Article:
You do not get cancer from one error in your DNA. Only critical combinations of collaborative DNA changes (or mutations) can disrupt a healthy cell in such a way that it starts to behave like a tumor cell. We know that these mutations have to work together, but exactly how they do this is largely unknown.
To answer that question, researchers from the Netherlands Cancer Institute and the University of California San Diego School of Medicine used large-scale statistical algorithms to analyze the DNA of patients with cancer, from which patterns emerge of mutations that occur together in a cancer cell surprisingly often, or of mutations that are rarely seen together. This exposes the important partnerships of mutations that are underlying to cancer.
Their study, published May 30, 2019 by Cell, demonstrates that the patterns previously assigned to direct relationships between mutations within the cell can almost always be explained in other, indirect ways.
By taking these alternative explanations into account, in the future researchers could better recognize which combinations of mutations are important for cancer development and which are not.
"Now that we know this, we can develop algorithms that take this into account, which will greatly improve our understanding of cancer," says doctor-researcher Joris van de Haar, MD, from the Netherlands Cancer Institute, who co-conducted the research at both institutes.
A lot of research is being done worldwide to unravel the underlying rules that determine which combinations of mutations lead to cancer and which do not. Since millions of different mutations are possible, and not all of their functions are known, this is a hugely complex problem.
Joris van de Haar: "Almost all of the knowledge we have in this area has been found by studying cell lines and mouse models. In this type of research, for example, certain combinations of mutations are made in the DNA of a mouse and then examined to determine whether this leads to cancer. Although this has taught us a great deal, we all know that it has limitations. After all, mice are not real patients and the rules can be different. It is also impossible to provide mice with every conceivable combination of mutations."
This has caused a second branch of study to emerge, involving large-scale statistical analyses on DNA data from cancer patients. We look at which combinations occur surprisingly often: these are then the combinations that together would be necessary for the development of cancer. This can be compared to buying the ingredients for a meal: rice, coconut milk and curry paste are often bought together because you need them all for the same dish.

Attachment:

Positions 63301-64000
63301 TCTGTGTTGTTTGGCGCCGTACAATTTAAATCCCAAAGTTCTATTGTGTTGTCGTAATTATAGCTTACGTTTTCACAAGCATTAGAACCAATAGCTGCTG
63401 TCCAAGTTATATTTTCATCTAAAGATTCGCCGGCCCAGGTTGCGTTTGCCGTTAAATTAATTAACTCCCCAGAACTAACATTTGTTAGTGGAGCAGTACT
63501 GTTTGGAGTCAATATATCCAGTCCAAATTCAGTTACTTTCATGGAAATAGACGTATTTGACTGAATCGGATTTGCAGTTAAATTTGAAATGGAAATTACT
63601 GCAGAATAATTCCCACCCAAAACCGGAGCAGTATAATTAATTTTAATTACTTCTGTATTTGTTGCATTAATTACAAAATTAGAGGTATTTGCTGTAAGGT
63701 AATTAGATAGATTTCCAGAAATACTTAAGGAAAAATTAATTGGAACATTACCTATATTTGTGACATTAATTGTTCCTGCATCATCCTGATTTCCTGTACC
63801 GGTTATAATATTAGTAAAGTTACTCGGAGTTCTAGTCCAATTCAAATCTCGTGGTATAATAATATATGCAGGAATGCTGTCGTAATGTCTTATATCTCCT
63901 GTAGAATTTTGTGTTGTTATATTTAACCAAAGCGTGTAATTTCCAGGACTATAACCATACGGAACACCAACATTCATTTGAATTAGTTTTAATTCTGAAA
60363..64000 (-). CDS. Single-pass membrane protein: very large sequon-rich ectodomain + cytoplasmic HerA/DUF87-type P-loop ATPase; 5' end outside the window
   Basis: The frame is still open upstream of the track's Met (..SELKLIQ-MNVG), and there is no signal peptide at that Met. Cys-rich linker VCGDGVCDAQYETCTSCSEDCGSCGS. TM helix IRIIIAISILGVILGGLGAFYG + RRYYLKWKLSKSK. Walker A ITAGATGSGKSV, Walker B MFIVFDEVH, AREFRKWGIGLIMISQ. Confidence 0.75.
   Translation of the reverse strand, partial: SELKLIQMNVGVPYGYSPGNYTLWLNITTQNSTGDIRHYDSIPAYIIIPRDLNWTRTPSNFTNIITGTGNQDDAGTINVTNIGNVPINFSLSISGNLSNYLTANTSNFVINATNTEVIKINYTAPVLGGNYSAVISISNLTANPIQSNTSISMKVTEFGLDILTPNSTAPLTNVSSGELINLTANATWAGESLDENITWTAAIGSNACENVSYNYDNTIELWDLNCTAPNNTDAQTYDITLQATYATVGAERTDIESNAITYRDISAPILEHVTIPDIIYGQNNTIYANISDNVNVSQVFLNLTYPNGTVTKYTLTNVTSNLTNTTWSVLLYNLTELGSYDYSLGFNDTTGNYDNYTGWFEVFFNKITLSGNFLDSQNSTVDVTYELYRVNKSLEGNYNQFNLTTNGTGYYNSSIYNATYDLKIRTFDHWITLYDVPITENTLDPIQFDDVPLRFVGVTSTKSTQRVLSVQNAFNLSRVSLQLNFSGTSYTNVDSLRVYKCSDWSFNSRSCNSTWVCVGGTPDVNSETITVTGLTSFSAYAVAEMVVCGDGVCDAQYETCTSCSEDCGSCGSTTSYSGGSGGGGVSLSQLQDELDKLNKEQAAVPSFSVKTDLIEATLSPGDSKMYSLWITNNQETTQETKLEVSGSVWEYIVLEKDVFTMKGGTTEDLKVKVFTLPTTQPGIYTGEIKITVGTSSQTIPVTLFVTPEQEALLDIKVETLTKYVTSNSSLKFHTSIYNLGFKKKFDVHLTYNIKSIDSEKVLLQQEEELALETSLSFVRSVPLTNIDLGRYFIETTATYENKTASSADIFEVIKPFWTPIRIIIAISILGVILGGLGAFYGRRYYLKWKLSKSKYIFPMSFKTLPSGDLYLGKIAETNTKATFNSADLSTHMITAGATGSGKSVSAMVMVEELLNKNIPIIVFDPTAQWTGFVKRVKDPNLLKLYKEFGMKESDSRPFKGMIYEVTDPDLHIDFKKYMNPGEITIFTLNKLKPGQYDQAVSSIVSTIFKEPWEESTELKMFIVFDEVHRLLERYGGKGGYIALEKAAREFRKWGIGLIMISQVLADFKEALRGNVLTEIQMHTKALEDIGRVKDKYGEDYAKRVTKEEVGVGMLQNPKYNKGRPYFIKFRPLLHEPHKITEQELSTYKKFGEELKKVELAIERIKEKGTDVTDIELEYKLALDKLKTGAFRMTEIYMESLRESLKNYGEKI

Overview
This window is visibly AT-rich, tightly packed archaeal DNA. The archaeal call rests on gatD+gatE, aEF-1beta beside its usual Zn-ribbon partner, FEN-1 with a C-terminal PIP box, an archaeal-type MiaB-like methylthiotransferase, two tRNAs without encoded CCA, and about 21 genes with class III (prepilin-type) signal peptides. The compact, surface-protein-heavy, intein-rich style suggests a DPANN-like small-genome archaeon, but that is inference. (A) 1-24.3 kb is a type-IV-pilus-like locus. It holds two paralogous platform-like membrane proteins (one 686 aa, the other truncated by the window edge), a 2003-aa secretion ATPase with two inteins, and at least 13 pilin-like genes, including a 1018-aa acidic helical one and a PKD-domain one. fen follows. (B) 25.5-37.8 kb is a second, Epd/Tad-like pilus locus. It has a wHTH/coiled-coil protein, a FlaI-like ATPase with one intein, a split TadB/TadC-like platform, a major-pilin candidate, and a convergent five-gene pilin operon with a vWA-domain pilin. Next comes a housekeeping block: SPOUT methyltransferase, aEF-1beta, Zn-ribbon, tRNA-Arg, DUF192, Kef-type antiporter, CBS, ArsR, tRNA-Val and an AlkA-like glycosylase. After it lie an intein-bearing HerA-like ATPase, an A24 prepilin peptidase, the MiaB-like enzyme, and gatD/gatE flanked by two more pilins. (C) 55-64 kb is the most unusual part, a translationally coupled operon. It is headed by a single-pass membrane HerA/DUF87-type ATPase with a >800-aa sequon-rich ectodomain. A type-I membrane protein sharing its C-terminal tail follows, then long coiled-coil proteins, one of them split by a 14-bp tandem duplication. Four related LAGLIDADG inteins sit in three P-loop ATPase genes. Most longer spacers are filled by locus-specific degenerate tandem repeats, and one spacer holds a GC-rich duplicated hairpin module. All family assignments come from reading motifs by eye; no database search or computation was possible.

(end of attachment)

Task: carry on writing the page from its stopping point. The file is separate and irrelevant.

Combinations that are rarely seen together are just as interesting because they can be mutations with the same functions. If the tumor already has one of these mutations, it no longer needs the other. Just like you usually do not need two different brands of coconut milk at the same time. In this functionalistic way, you can categorize the millions of mutations that should have comparable functions.
"This sounds very logical, but if we critically evaluate the results of this approach, it has only very marginally improved our understanding of cancer so far," says Joris van de Haar. "We are now exposing important factors as to why that is."
The researchers show that there are almost always other, indirect factors that determine which mutations often occur together. Most previous findings had nothing to do with the relationships between mutations. Van de Haar: 'This problem is so complex that it has misled the smartest researchers for years. Now that we are aware of the problem, we can develop algorithms that actually do teach us how the partnerships between cancer mutations work."
Since combinations of DNA mutations are the cause of cancer, they are the key to understanding and treating this disease. It is, therefore, becoming more common for cancer patients to receive "personalized" treatment with drugs that specifically target the mutations in their tumor cells.
Van de Haar: "The current strategy of personalized medicine is rather simple: with this type of tumor with mutation A, we give medicine X. That may be effective, but it ignores the complexity of this disease, because a tumor also has a unique set of other mutations, in addition to mutation A, that you ignore. Ultimately, you would like to understand how all those mutations interact so that you can focus treatment on the complete mutation profile of a patient. Although this is still only at the horizon, we are one step closer."